The two lawyers have known each other for years, tell of respect for each other's work, and have sat across the table on other high-profile cases. They met at least 20 times over the last 11 months and communicated just about every other day as they tried to determine fair compensation for Kline's client and other victims of Sandusky, now in prison.
Rozen said 26 of the 31 claims, including that of Victim 5, had been tentatively settled. Kline signed off Friday on the final paperwork and was the first of the various plaintiffs' lawyers to do so, Rozen said.
Other lawyers and their clients have received the paperwork and their sign-off was expected to be imminent, Rozen said.
Philadelphia lawyer Joel Feller, whose firm represents seven victims, said he expected settlement details to be finished early this week for all seven. He, too, declined to release the amount of the settlements.
"No amount of money is going to take away what these young men are going to have to endure for the rest of their lives," Feller said. "But they are pleased to have this over with."
Of five other Sandusky accusers, one is in litigation in Maryland, and a suit is expected to be filed in another shortly, Rozen said. Three others have thus far offered evidence that Rozen asserted was insufficient to prove their claims.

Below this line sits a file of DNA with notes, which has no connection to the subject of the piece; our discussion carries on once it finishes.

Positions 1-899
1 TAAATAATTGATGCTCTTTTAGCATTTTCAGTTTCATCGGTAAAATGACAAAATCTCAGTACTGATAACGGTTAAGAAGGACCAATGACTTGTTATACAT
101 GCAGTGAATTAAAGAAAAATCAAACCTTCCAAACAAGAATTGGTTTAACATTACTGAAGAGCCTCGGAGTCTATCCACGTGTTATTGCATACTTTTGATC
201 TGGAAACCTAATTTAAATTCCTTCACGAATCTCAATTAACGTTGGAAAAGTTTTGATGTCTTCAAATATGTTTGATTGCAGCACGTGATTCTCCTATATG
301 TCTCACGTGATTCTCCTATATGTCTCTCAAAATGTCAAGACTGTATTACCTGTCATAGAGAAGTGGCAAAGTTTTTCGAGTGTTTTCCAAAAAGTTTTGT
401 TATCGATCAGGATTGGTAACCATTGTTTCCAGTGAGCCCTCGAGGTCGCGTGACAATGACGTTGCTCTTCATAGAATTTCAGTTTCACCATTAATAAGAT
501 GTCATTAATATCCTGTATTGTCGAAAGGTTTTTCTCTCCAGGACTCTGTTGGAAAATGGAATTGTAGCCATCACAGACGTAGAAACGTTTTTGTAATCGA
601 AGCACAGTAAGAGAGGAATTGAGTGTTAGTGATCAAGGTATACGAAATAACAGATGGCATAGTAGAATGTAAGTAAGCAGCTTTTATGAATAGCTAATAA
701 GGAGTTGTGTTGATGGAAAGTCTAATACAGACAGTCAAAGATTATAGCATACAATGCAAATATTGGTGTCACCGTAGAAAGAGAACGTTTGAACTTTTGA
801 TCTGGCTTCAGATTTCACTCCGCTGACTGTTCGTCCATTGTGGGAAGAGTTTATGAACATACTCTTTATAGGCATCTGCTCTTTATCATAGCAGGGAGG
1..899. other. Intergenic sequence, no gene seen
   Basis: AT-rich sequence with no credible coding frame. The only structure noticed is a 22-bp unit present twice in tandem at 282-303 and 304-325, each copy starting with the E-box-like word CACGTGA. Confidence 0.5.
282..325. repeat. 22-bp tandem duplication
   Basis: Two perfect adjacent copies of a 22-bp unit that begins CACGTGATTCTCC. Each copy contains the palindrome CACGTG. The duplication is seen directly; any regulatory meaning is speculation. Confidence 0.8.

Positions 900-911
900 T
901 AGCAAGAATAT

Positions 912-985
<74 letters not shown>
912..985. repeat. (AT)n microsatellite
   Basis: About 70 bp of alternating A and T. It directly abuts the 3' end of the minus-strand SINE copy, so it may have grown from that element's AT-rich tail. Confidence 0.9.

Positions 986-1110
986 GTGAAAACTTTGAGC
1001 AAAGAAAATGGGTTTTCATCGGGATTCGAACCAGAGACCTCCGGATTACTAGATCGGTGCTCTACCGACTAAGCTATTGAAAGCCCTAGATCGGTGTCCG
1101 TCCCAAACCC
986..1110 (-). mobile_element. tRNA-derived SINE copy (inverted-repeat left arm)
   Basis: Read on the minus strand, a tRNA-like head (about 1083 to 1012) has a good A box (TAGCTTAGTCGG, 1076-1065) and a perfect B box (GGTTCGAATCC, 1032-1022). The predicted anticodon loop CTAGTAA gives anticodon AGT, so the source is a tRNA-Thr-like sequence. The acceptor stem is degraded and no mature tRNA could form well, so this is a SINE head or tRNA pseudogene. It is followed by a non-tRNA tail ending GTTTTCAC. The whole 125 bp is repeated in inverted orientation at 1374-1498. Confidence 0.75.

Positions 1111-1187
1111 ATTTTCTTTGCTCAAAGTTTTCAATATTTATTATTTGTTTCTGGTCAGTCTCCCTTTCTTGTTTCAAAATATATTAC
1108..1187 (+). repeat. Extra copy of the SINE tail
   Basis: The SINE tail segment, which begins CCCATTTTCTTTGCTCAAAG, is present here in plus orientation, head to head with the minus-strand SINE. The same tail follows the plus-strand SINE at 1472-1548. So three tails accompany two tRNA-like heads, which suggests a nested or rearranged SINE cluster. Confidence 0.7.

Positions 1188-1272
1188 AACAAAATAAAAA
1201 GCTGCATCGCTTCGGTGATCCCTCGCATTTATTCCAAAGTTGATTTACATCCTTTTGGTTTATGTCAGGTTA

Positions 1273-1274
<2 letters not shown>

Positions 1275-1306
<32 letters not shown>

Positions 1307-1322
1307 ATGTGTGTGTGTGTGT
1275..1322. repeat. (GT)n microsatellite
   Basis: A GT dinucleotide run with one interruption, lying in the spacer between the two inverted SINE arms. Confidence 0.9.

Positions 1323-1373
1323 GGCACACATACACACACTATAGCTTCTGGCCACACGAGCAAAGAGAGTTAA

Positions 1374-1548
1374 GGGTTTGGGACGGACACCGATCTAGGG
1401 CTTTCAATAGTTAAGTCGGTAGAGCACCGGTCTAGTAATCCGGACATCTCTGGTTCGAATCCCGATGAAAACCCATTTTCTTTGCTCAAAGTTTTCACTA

Under the terms of each settlement, the victims have agreed not to sue Penn State or Second Mile, and cede their right to sue Second Mile to the university, which plans to go to court to try to get the charity's insurer to reimburse the university for some of the claim amount, Rozen said.
He said there was wide disparity in the amounts of the settlements based on many factors, including severity of the abuse, location, and time. He described three areas of claims: Those from before 1998, when the first report of abuse by Sandusky was investigated but dismissed; those between 1998 and the 2001 McQueary incident; and those after McQueary alerted Penn State officials.
Within those categories, the university also looked at where the abuse occurred, over what time frame, the severity of the abuse and the credibility of the claims, he said.
Assaults before 1998 were assigned the lowest value because there is little if any evidence that the university should have known at that point, the university's lawyer said.